Immigration Summit With Congressman Ted Yoho (Long Version)
FAIRFIELD - The immigration reform bill that would grant what many call the american dream to roughly 11 million undocumented immigrants is now awaiting a vote on the senate floor and has many people talking. Even right here in North Central Florida. A local immigration group held a summit to talk about the reform with congressman Ted Yoho.
This summit comes after a months-long debate in the national media about comprehensive immigration reform. The outcome of these disussions will determine the future of nearly 11.5 million undocumented immigrants. And after today's gathering, I learned it's a topic people have mixed feelings about.
Candy Herrera who was formerly an undocumented immigrant said the last immigration movement is what gave her the right to stay in this country. "Through the last major immigration reform in 1986, that's the way that i gained my legal status... Because my grandfather filed for that and he claimed my mother and I," Herrera said.
Herrera is now in graduate school at the University of Florida, fighting to keep her dream alive. She's hoping like in 1986 when reagan was president, that congress can come together and grant the american dream to some of the 11 million undocumented people out there.
Paul Ortiz an Associate Professor of History at the University of Florida is part of that fight. "Because the phrase, we are a nation of immigrants... Is another way of saying, we can accomplish anything if we just roll up our sleeves and get to work," Ortiz said.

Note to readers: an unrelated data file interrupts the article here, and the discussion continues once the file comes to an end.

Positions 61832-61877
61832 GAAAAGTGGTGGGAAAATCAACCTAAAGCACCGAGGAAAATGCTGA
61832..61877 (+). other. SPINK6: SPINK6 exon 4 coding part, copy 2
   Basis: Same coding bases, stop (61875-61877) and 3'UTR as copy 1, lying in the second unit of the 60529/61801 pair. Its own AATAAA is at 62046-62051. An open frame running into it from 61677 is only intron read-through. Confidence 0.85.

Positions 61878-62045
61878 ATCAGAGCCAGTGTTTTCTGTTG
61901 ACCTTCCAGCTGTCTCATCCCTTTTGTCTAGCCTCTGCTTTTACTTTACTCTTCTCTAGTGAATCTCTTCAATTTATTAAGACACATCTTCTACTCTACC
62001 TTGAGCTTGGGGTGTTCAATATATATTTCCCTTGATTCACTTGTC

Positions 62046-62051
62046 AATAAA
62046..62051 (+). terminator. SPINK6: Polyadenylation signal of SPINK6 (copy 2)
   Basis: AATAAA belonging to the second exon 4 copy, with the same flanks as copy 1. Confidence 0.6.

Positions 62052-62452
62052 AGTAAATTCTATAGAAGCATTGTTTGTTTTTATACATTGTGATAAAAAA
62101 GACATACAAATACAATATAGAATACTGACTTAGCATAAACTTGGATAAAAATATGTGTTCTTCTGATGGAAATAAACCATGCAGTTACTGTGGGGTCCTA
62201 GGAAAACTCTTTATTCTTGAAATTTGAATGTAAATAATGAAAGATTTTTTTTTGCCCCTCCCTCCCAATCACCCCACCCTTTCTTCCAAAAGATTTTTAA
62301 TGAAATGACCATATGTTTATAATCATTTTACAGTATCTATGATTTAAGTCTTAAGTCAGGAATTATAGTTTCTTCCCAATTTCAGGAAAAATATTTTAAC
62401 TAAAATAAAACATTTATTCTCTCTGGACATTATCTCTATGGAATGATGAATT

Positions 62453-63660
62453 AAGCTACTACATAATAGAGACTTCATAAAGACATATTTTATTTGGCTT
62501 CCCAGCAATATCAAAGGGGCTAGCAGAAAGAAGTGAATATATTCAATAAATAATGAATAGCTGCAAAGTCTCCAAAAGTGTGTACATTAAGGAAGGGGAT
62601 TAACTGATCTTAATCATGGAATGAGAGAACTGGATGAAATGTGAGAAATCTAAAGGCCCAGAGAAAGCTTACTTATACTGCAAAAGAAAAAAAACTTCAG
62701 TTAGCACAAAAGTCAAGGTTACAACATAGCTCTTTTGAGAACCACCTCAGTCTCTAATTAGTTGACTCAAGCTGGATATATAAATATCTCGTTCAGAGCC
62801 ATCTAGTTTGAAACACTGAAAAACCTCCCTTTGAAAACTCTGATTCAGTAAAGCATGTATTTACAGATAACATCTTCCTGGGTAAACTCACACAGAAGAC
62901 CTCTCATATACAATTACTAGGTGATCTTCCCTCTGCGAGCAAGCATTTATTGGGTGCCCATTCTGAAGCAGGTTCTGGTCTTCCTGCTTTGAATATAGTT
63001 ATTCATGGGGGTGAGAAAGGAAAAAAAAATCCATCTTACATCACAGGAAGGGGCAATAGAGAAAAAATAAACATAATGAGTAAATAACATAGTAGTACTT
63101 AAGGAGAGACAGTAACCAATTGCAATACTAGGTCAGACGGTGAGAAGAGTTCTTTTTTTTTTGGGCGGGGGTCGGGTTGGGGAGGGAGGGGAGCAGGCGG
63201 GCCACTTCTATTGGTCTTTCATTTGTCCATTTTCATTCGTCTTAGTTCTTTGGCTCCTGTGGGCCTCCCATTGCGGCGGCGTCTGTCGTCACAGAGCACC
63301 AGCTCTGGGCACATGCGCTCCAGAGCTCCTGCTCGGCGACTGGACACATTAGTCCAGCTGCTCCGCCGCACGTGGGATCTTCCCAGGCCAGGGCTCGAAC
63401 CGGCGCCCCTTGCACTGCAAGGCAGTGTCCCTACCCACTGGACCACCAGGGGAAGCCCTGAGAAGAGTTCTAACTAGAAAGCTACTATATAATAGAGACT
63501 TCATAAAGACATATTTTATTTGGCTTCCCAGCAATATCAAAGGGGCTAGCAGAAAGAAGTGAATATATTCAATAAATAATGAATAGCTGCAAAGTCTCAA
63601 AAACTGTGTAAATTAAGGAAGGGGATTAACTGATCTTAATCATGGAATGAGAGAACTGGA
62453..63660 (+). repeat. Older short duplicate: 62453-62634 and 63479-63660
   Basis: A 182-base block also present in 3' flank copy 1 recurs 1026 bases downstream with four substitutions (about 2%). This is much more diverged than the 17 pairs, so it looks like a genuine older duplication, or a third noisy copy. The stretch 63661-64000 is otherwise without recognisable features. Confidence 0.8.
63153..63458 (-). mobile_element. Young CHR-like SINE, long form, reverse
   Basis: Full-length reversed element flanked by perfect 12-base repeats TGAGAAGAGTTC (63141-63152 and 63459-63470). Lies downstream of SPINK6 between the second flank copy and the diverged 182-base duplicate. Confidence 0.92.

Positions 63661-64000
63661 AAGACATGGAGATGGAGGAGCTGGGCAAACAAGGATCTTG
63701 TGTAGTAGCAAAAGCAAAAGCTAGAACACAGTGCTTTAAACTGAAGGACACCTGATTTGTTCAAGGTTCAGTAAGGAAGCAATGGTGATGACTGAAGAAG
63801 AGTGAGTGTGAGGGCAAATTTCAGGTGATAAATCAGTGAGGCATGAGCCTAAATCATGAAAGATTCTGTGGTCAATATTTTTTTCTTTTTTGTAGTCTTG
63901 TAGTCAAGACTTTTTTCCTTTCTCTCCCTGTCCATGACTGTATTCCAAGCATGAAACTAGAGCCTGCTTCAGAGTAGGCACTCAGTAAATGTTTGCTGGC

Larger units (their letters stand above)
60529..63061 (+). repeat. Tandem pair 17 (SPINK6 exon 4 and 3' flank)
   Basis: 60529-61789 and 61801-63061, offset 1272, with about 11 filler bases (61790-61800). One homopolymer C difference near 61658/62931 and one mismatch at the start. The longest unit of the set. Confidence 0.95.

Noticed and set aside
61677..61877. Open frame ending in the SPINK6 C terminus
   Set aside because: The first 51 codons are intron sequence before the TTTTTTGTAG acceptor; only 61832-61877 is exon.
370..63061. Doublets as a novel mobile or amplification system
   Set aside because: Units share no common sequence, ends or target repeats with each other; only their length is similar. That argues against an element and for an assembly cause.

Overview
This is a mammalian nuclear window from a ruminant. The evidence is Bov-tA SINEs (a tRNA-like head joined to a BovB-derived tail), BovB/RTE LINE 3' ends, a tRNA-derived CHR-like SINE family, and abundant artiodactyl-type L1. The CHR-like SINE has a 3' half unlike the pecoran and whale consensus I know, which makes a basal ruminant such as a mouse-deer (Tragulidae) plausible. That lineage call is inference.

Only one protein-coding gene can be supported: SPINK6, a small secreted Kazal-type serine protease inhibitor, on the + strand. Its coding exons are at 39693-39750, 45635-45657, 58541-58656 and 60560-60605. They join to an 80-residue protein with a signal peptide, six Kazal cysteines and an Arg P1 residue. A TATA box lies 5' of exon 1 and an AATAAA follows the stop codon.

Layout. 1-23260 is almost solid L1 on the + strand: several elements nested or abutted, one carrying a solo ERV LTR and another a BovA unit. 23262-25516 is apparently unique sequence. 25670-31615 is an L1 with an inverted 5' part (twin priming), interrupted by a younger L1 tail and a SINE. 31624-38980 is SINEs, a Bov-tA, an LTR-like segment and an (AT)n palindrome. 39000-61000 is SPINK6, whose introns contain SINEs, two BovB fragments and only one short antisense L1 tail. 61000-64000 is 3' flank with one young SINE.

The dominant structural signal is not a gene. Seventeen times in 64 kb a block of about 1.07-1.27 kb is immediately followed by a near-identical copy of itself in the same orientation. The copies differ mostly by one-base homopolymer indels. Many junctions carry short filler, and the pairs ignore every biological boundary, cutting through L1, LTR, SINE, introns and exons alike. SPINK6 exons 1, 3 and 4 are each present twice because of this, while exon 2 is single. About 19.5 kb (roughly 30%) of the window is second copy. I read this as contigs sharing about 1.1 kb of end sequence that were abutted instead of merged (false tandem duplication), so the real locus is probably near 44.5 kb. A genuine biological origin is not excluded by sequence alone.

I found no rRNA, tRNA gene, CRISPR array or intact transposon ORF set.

This weekend the Gainesville Interfaith Alliance for Immigrant Justice decided to do something about it by hosting an immigration summit and inviting congressman Ted Yoho. Yoho talked to a group of more than 100 people. He explained to the crowd that he is not against immigration but doesn't agree with what the bill entails. Others like Kate agreeed with Yoho. She said, "I want to say, our constitution is based on individual rights, and group rights and ethic politics is a dangerous thing and our constitution is not based on that. For example, we will not vote for you as a Hispanic block if you don't give us what we want."
Yoho said he doesn't believe this bill is the solution to the problem, but that another solution is needed. Yoho added, "We can get a good program in here for immigrants that want to come over to have the opportunity so that they can decide down the road if they want to move into a legal status or if they just want the opportunity to come back and forth."
In the 844 pages of the senate bill there are many guidelines to be met in order to build a pathway to citizenship for immigrants. Some of those requirements are learning english, having american civic knowledge and not having any felonies or crimes on their record.
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